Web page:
Bird Feeders Can Be Virus Breeders
The Leicestershire and Rutland Wildlife Trust is asking people who feed birds in their gardens to be extra vigilant about cleaning their bird feeders after a severe case of Avian Pox was confirmed in Leicestershire. Avian pox is a skin condition that affects many bird species commonly found in gardens. It causes lesions particularly on the face of birds which look like warty tumours. In severe cases these lesions grow very large and can affect the bird’s vision which ultimately results in a greater risk of predation or a slow death from starvation. In this case a Dunnock was spotted in a Cropston garden.
Neil Pilcher, Senior Conservation Officer said “This poor Dunnock was spotted in someone’s garden hopping around under a feeder. From the photo we received it was clear that this was a severe case of Avian Pox. The home owner in this case is very careful about hygiene issues with feeding birds and cleaned their feeders every week. This is excellent as it reduces the chance of the disease being spread to other birds using the feeders.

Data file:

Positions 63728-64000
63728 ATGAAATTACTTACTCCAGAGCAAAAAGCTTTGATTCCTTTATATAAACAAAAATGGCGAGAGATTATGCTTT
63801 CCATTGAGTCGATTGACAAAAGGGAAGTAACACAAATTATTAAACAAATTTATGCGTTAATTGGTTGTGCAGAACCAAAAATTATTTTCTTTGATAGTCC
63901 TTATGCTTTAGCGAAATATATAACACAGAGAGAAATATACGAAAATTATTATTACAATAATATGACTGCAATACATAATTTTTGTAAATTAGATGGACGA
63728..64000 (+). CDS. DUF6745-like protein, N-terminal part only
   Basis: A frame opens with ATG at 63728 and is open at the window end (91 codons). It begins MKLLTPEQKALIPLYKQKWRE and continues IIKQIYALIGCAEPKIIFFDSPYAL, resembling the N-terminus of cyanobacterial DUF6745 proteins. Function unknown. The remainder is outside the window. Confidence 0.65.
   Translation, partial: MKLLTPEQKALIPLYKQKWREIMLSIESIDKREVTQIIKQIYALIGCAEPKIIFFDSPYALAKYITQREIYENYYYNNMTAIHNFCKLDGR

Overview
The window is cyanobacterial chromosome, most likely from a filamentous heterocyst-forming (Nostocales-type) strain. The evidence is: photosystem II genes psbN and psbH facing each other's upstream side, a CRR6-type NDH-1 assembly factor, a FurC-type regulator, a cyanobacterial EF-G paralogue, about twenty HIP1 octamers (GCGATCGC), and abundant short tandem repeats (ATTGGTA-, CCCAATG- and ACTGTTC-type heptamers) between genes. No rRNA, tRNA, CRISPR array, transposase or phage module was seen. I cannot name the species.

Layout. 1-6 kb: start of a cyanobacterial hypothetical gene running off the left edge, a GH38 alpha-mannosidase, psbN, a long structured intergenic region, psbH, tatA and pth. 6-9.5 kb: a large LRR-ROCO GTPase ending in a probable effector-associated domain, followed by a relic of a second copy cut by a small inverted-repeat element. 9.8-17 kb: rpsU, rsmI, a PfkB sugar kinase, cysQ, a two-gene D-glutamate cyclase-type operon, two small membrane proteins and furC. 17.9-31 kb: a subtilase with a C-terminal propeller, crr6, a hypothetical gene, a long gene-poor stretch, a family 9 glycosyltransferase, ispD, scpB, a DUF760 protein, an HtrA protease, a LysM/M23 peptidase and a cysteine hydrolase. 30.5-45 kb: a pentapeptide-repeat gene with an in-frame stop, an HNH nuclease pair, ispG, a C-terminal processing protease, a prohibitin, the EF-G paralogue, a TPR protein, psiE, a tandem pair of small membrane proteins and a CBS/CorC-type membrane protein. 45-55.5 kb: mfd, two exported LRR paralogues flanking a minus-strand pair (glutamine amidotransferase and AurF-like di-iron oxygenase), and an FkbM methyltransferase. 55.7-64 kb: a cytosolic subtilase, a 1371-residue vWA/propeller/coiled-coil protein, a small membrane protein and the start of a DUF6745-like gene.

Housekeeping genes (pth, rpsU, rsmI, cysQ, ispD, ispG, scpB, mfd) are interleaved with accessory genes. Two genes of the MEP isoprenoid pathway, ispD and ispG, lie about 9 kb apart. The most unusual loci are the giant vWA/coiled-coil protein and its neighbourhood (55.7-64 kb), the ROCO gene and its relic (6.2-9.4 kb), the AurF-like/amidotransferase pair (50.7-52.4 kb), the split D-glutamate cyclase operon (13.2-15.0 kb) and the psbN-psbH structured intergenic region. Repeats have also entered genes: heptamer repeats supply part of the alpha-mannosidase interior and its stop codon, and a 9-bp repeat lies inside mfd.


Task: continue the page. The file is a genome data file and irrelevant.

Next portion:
This case highlights the need for everyone to be vigilant as this was the first occasion that this bird had been seen in this particular garden. Therefore it is highly likely that it had been visiting other gardens and feeders in the area which are all at risk of spreading the disease if they are not regularly cleaned.
The Trust is calling on everyone who loves feeding birds in their gardens to get into the routine of cleaning their feeders regularly, ideally once a week. Infected birds are not always obvious and it is better to be safe than sorry. By feeding birds homeowners are encouraging birds to congregate in the same place time after time therefore increasing the risk of diseases being passed on. Simple good hygiene routines can allow people to carry on enjoying their garden birds without the risk posed by this and other nasty diseases.”
The Leicestershire and Rutland Wildlife Trust recommend that the public should contact the British Trust for Ornithology (BTO) for further advice or to report possible cases. The BTO are running a Garden Bird Health Initiative and they want people to report suspected cases to them so that they can track the disease across the country. They can be contacted at www.bto.org.